An Interview with Trent (The Simple Dollar), Jim (Blueprint for Financial Prosperity) and J. D. (Get Rich Slowly)

(This interview is a part of the Ethics, Values & Personal Finance Week. )

(UPDATED on Tuesday, February 27, 2007 to include the interview with J.D.)

Trent from The Simple Dollar, Jim from The Blueprint for Financial Prosperity and J. D. Roth from Get Rich Slowly were very gracious to share with me and the readers of this blog their views on Ethics, Personal Finance and Blogging. With over 80,000 page views visitors per month, they know what it is like to be successful bloggers. They cover a wide range of topics related to personal finance with integrity and interact with several different people every single day through comments and emails. Who better to discuss these issues with? So, here we go.

ISPF: How do your personal values impact your everyday financial decisions?

Trent: When I consciously consider them, my decisions almost always align with my values. My problems occur when I do something without carefully considering it, like an impulse buy.

Jim: I’m not sure how personal values impact day to day decisions, like whether or not to go out to lunch or bring food in, for me because I don’t have a lot of major personal finance concerns. If, for example, I had credit card debt, I think my personal values would have a greater impact because I’d try to spend less and bring my lunch in so that I could pay off my debt faster. Since I don’t have debt (outside of a mortgage and student loans) or any other major concerns, I don’t think my day to day actions are actively affected by my values (they may be on a subconscious level though).

J. D.: This is a great question, partly because it’s more subtle than is apparent at first glance.

I make a lot of conscious choices about where I spend my money, and what I spend it on. For example, I will almost always buy things from kids because I like to encourage self-confidence and an entrepreneurial spirit.

I think that our values *always* influence our everyday financial decisions, even when we think they’re not. For example, I often state that organic food is important to me, and that I like to buy local when possible. These are two of my stated values. However, the reality is that I *rarely* pay extra for organic, yet I’ll go out of my way, and spend more, in order to obtain locally produced foods. So here’s a case where I have two positions that I believe are important to me, but only one of which is actually important in practice.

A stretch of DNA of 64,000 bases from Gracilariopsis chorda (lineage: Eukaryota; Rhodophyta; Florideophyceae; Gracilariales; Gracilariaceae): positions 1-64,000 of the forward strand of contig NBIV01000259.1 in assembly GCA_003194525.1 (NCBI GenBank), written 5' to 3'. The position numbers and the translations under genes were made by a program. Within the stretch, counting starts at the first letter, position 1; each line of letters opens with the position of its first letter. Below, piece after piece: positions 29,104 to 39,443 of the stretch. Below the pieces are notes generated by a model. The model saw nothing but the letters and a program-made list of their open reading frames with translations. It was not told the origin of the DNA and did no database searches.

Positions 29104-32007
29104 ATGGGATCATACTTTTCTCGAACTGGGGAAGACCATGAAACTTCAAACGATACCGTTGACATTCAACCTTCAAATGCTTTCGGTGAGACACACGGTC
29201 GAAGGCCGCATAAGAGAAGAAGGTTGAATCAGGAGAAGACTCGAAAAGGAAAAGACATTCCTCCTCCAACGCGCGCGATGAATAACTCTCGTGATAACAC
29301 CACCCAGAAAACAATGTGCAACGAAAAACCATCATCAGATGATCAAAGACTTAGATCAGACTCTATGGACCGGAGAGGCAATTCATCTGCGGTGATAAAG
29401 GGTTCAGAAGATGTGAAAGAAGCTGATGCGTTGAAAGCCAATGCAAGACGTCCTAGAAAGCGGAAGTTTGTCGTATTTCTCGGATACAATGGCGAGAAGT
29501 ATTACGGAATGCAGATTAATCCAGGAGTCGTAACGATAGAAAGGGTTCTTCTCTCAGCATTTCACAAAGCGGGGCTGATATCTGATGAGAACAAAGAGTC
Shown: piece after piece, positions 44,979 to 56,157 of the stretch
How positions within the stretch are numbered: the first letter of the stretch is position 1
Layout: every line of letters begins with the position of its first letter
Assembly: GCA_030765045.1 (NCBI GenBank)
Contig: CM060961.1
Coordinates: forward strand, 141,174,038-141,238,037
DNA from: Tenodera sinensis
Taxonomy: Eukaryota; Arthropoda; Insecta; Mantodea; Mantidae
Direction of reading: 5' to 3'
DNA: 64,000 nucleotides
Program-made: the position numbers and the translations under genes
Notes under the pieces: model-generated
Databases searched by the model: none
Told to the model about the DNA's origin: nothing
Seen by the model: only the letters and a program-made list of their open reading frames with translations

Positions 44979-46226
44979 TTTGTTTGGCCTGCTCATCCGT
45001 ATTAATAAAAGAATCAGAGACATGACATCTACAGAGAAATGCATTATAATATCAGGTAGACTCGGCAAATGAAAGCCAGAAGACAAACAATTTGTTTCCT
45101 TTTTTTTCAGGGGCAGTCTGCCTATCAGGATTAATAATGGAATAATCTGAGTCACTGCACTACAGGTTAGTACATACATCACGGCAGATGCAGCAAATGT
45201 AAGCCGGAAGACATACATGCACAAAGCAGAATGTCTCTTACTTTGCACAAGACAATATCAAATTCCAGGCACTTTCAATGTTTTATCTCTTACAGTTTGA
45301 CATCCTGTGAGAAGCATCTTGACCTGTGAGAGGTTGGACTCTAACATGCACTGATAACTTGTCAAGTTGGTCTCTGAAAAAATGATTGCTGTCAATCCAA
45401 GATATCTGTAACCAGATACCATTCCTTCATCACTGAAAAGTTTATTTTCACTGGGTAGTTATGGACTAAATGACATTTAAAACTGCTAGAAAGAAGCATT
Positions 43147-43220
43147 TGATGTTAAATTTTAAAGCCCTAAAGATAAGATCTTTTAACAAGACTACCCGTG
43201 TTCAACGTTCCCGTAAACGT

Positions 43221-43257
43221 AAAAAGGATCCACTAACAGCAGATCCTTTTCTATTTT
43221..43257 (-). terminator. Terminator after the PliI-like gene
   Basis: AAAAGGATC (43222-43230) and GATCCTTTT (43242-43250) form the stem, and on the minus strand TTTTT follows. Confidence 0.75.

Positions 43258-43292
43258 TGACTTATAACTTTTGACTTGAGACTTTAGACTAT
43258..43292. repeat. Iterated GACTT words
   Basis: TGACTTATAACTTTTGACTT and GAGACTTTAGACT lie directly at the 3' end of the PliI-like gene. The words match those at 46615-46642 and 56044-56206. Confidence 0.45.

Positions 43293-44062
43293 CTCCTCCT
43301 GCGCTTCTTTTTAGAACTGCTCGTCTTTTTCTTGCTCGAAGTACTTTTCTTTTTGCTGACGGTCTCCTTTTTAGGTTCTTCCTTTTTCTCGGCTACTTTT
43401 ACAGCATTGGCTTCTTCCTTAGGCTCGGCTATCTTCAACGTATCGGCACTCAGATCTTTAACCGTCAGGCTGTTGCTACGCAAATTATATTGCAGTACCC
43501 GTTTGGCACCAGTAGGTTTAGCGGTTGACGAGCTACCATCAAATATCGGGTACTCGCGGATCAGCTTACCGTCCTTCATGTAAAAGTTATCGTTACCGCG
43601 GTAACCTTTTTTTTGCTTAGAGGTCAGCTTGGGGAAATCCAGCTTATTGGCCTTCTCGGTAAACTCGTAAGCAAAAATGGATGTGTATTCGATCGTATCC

ISPF: You have a very successful finance blog. What role do ethics and principles play in your choice of topics, ads etc., for your blog?

Trent: I’ll write about almost anything that has some relevance to personal finance or is requested by a reader, but I don’t write about things for pay. As for ads, my criteria is that they must be appropriate for a general audience. I typically don’t approve ads that violate the things I talk about (i.e. payday loans), but I do run Google ads and these can be hard to catch.

Jim: Thank you very much for the compliment. I mainly write whatever comes to mind in my own personal finance experience and it just happens to gel with the readership, I try to keep everything honest and open, as I would like to be treated, and so the words just flow naturally for me. With respect to ads, I see them merely as advertisements and a way for me to earn more money so I can do the things I want to do, whether it’s buy a new television or donate more money than I otherwise could to organizations that need it.

J. D.: I’m actually far more restrictive with advertising at my site than I am with content. That is, I do my best to restrict advertising for sites that are against the philosophy I preach. I turned down a *very* lucrative Mastercard ad (TWICE!) because I don’t want to encourage credit card usage.

Likewise, I don’t feature many articles on how to take advantage of credit cards. I don’t want to encourage their use.

On the other hand, I try to cover a wide range of topics at Get Rich Slowly, and I don’t necessarily agree with every idea I throw out there. (This is particularly true when I host guest articles.) But I feel it’s important to offer a wide range of opinions and ideas. What is right for me may not be right for somebody else. If I’m doing my job right, my readers don’t actually know my political and religious views.

ISPF: Have you ever had a troubling situation because of a reader’s question or comment? For instance, if someone leaves a comment on your blog that is a very valid point, but clashes with your personal beliefs, how do you deal with it? Any examples?

Trent: If it’s not personally insulting to another reader, I leave it up there. I only delete comments if there are personal attacks in them. If I disagree with a commenter, I leave my own comment; my site makes my comments appear in a different color than others.